5. Attempting to run iPhoto Library Upgrader 1.1 (which "prepares libraries from iPhoto 7 or earlier so they can be upgraded with the current version of iPhoto") on yet another copy of the original iPhoto Library returned "Your library can open with the current version of iPhoto and does not need to be prepared with this tool."

  6. Rebuilding the iPhoto library on both the old and new Mac (by holding down Command and Option while starting iPhoto, etc) did not help.

  7. Opening yet another copy of the original iPhoto Library in iPhoto Library Manager showed only the same 1,794 photos and misidentified the library as an iPhoto 8 library.


  1. Copied original iPhoto Library to a third Mac running OS X 10.6.8 and iPhoto 6 (all 5,238 items appeared in iPhoto).

  2. Installed iPhoto Library Manager 3.8.6 (for Mac OS X 10.5.8 and iPhoto 7.1.5 and earlier).

  3. iPhoto Library > File > Rebuild Library. As Christoph Bartneck explains, "The software has a tool to recover corrupted libraries. But it works differently from Apple’s approach. It starts with a fresh clean library and imports all the photos, including their meta data, such as location, faces, date. It also manages to rebuild albums and folders."

  4. Copied rebuilt iPhoto Library to new Mac running OS X 10.11.5.

  5. Ran iPhoto Library Upgrader 1.1 (which now ran normally intead of returning "Your library can open with the current version of iPhoto and does not need to be prepared with this tool" as above).

  6. Opened the upgraded iPhoto Library in iPhoto 9.6.1, which reported "This photo library needs to be upgraded to work with this version of iPhoto." After the upgrade process, all 5,238 items (including albums, metadata, etc) appeared intact!

  7. Opened which imported the entire iPhoto Library successfully.


/mac | Jul 18, 2016

Copy actual URLs from Google search results, not nested nonsense #

Redirects in Google search results are not only a privacy concern, but also a major pain when trying to simply copy and paste links: These two extensions/add-ons (via HackerNews) help reduce needless suffering:

/misc | Jul 10, 2016

Stop ransomware process and dump memory to extract key #

Anti Ransom v3 "creates a random decoy folder with many useless random documents (Excel, PDF) and then it monitors the folder waiting for changes. When a change is detected, AntiRansom tries to identify which process is the responsible of such change and then stops it and dump the memory process (hopefully the key or password that is being used by the ransomware is inside)".

/windows | Jul 09, 2016

Music of the gears #

Paweł Zadrożniak makes beautiful music with an orchestra of hard disks, floppy drives, and scanners:

/misc | Jul 08, 2016

Extract passwords and more from memory #

mimikittenz "is a post-exploitation powershell tool that utilizes the Windows function ReadProcessMemory() in order to extract plain-text passwords from various target processes".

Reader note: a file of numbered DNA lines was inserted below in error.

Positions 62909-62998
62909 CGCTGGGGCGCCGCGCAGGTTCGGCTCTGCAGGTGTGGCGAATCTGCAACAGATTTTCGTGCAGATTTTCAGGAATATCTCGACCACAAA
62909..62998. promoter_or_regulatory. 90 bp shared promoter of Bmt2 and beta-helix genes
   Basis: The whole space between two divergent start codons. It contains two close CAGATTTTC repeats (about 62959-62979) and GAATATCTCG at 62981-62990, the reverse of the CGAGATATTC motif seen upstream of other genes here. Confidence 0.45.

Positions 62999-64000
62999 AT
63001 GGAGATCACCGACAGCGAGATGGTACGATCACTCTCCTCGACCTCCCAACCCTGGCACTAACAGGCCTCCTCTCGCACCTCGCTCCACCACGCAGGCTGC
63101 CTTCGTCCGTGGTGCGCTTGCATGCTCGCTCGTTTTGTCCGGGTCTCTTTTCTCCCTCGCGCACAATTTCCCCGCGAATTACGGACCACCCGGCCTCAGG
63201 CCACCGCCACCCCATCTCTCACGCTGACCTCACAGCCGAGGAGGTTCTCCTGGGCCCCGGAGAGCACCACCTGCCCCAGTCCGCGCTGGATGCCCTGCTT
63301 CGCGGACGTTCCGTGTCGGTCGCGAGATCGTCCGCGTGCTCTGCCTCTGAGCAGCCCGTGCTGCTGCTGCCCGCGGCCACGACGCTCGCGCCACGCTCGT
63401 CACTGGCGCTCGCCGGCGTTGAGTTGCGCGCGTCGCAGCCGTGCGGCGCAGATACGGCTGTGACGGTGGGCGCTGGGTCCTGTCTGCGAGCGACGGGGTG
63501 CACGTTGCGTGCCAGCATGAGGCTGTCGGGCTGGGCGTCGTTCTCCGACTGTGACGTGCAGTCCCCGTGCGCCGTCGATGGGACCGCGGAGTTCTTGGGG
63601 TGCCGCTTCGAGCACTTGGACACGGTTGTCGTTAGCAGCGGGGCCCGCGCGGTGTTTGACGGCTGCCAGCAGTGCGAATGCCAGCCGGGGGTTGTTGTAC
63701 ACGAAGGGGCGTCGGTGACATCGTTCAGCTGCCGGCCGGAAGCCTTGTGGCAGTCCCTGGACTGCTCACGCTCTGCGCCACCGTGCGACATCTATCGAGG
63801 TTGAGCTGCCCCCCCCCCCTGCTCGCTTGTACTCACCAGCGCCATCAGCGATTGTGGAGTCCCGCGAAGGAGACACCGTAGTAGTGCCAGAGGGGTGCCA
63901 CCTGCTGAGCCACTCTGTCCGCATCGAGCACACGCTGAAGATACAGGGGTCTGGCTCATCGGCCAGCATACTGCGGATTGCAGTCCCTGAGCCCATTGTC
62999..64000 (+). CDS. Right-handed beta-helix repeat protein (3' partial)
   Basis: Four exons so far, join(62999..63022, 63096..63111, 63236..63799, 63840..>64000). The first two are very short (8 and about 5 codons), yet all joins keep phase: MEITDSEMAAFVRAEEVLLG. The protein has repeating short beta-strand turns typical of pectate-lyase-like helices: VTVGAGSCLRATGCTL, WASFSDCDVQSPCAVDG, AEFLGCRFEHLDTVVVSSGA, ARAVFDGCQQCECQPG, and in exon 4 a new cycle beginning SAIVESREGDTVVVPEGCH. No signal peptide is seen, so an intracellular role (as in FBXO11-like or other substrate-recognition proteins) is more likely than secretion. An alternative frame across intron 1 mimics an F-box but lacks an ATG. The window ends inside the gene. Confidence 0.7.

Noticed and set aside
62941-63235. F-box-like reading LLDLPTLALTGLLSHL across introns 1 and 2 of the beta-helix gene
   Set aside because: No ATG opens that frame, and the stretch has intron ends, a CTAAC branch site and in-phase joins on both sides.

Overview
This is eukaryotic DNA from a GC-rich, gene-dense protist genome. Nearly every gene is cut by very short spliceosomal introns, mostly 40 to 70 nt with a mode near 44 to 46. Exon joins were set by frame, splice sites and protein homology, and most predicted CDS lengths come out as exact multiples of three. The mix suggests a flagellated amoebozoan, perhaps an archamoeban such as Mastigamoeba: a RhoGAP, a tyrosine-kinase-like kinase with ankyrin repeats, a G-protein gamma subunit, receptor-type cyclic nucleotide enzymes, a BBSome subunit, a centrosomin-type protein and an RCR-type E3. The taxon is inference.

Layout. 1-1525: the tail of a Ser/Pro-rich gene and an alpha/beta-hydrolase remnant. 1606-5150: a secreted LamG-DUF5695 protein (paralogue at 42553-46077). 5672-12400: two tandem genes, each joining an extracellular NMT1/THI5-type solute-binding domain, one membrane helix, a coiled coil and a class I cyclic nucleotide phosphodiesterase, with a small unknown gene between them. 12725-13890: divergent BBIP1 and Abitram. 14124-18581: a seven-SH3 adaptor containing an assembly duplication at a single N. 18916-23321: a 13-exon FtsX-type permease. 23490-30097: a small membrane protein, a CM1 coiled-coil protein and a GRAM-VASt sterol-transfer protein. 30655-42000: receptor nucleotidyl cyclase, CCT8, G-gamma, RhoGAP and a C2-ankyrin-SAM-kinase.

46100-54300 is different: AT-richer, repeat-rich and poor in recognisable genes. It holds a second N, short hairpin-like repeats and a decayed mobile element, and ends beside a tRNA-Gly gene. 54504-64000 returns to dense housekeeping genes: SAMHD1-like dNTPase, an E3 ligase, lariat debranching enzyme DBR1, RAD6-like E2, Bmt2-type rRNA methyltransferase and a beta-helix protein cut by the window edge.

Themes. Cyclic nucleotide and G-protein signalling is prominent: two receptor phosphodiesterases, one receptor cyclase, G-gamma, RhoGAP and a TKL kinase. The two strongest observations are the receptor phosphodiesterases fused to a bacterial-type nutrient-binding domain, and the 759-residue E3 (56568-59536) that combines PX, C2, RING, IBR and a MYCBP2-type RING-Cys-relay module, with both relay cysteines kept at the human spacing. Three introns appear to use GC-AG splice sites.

Basic usage:

  1. Run Windows PowerShell as administrator
  2. cd to directory containing Invoke-mimikittenz.ps1 (e.g., Downloads)
  3. PS C:\Users\user\Downloads> Set-ExecutionPolicy RemoteSigned
  4. PS C:\Users\user\Downloads> Import-Module $pwd\Invoke-mimikittenz.ps1
  5. PS C:\Users\user\Downloads> Invoke-mimikittenz

Sample result:

PatternName       PatternMatch
-----------       ------------
Gmail             &

mimikittenz currently extracts the following credentials from memory:

See also:

/windows | Jul 08, 2016

Installing grepmail in OS X 10.11 #

grepmail is a search tool for mbox files, including those compressed with gzip, bzip2, lzip, or xz.
  1. If you do not have the Command Line Developer Tools installed, run $ xcode-select --install to install them.
  2. Install lzip and xz from source (1, 2), your favorite package manager (Homebrew, MacPorts, etc), or Rudix
  3. $ sudo perl -MCPAN -e shell
  4. cpan[1]> install grepmail
  5. cpan[2]> exit
  6. If, like me, you receive a "command not found" error when attempting to run grepmail, repeat steps 2-4 to resolve.

/mac | Jul 06, 2016

Find the product version and build information of an OS X installer #

The hard way:

The easy way, thanks to Johann N. Löfflmann.

UPDATE: Johann has an updated version of his script on GitHub: osxapp_vers (local cache).

/mac | Jul 01, 2016

Cloning a failing hard drive to a smaller drive #

Faced with a rapidly-worsening hard drive (and after backing up critical data), I hoped to clone the Windows install to a smaller drive (the only one on hand). Kanguru's Mobile Clone HD One-To-One Duplicator (KCLONE-1HD-MBC) has gotten me out of similar binds before, but cloning to smaller drives is not currently supported.

Here are the boot discs I tried in order and their results (for a similar list, see Windows won't boot (or boots only once) after SSD upgrade):
  1. Paragon Drive Copy 15 Professional - crashed
  2. Acronis True Image 2016 - crashed
  3. HDClone 6.1.5 Advanced Edition - produced a non-working clone with missing partitions